Tesla Cyberquad for Kids Recalled After an Adult Hurt Themselves on One
The Cyberquad does not comply with safety standards. One reportedly tipped over while a 36-year-old was riding it and bruised their shoulder.
The Consumer Product Safety Commission has issued a recall for the Tesla Cyberquad for Kids mini-ATV after a 36-year-old adult was mildly injured on one. Per the recall, owners are urged to stop using them immediately and are entitled to a full refund.
Built by ride-able toy specialists Radio Flyer and sold in limited numbers late last year, the Tesla Cyberquad for Kids is essentially a motorized miniature of the Tesla Cyberquad ATV the company trotted out—a vehicle that looked suspiciously similar to a Yamaha Raptor underneath—at the Cybertruck reveal back in 2019. Using a lithium-ion battery, the child-sized Cyberquad could apparently get up to 15 miles of range and hit speeds of up to 10 mph. Each cost $1,900 and approximately 5,000 were sold.
The Cyberquad apparently does not comply with federally mandated safety requirements for youth ATVs, standards that include maximum tire pressure and mechanical suspension, according to the Commission. In its recall statement, it wrote, "Additionally, the Cyberquad lacks a CPSC-approved ATV action plan, which is required to manufacture, import, sell, or distribute ATVs. ATV action plans contain numerous safety requirements, such as rider training, dissemination of safety information, age recommendations, and other safety measures. These ATV safety standards are in place to reduce crash and injury hazards, preventing serious injury or death."
If you're going to build an ATV for children, you've got to have your ATV action plans in a row, guys.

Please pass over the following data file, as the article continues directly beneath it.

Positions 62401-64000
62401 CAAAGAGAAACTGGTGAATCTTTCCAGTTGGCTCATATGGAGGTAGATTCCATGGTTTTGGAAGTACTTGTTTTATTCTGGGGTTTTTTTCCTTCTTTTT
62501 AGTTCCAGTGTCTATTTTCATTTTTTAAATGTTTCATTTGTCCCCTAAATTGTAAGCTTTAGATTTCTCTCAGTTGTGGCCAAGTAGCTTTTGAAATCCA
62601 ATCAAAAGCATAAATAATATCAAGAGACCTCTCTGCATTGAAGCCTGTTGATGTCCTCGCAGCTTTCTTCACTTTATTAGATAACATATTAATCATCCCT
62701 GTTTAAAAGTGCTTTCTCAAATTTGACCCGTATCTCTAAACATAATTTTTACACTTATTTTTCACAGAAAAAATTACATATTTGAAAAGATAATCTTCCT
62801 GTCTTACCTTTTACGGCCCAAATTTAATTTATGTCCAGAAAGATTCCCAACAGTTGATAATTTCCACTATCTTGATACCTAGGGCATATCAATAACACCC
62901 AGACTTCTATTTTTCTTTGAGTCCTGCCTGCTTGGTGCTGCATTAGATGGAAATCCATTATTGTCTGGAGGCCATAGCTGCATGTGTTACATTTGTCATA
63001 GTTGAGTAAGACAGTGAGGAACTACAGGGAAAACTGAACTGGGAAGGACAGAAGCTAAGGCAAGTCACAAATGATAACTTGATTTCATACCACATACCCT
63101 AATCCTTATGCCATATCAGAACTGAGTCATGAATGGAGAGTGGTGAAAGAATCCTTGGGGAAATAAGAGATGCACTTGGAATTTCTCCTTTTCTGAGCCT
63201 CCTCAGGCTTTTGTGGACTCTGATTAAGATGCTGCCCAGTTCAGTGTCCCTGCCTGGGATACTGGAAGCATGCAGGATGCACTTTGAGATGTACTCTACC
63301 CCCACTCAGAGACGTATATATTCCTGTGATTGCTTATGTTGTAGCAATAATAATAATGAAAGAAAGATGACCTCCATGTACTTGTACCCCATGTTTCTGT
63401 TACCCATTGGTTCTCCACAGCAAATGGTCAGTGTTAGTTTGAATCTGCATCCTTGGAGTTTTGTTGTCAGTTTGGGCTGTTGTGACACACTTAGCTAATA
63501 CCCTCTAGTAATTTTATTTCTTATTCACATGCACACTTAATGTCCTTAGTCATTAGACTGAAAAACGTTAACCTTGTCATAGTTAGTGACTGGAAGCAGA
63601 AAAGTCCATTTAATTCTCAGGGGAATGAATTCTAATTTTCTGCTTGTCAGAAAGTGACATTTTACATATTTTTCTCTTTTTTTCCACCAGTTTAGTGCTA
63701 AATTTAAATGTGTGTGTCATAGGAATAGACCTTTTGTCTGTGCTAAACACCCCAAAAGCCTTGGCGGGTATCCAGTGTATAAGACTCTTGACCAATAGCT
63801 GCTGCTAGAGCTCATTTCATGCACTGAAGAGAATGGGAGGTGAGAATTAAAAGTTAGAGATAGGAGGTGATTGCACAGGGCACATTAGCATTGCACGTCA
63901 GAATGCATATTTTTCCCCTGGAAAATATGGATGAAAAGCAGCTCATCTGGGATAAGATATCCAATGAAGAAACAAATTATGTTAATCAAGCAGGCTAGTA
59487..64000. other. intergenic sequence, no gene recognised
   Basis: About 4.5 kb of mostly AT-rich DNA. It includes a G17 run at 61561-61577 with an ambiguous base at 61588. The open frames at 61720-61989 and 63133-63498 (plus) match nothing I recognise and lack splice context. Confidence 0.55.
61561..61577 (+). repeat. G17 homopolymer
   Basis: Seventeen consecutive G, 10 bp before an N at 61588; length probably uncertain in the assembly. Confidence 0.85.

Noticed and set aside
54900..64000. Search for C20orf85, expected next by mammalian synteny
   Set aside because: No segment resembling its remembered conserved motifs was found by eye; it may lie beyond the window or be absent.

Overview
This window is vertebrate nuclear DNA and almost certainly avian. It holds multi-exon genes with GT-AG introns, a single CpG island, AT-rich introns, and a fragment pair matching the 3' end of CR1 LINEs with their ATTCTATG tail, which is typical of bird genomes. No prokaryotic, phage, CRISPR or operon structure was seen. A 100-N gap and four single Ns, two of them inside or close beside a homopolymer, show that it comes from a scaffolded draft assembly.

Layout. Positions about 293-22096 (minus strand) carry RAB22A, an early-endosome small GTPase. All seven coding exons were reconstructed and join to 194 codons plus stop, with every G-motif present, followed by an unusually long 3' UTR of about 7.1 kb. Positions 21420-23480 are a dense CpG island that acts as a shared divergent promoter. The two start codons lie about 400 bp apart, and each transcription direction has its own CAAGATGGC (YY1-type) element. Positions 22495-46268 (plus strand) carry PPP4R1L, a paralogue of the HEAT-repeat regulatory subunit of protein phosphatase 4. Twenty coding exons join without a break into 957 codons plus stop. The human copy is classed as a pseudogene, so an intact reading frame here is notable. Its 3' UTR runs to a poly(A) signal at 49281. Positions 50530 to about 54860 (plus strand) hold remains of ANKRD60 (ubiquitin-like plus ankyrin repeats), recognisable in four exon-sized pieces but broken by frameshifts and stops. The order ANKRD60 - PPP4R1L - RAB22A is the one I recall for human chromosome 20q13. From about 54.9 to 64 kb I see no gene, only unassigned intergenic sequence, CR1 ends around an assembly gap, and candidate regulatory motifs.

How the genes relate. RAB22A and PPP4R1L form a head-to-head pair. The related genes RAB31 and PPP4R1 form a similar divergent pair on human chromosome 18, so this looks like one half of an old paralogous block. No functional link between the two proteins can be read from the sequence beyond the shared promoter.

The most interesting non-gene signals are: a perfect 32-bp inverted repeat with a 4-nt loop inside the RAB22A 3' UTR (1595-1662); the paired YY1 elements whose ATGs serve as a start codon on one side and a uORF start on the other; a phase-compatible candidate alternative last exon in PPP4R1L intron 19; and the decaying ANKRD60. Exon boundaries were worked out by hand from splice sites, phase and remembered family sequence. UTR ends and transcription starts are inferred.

Interestingly, this recall was not actually prompted by any injured children. Rather, it was a full-grown adult who got hurt. From the recall document: "Radio Flyer has received one report of an incident where the single-rider Cyberquad tipped over when driven by an eight-year-old child and a 36-year-old adult female, resulting in a bruised left shoulder to the adult female." On behalf of all the actual kids who are too responsible to hurt themselves on their Cyberquads: This is why we can't have nice things.
Anywho, Radio Flyer is contacting owners directly to remove the Cyberquad's motor controller (permanently disabling the vehicle) and send it back to the manufacturer in a prepaid envelope, at which point a full $1,900 refund will be issued. Instructions on how to remove the controller are on the company's recall website.
Radio Flyer also currently sells a motorized $600 Model S for Kids and a smaller, foot-powered My First Model Y for $100.
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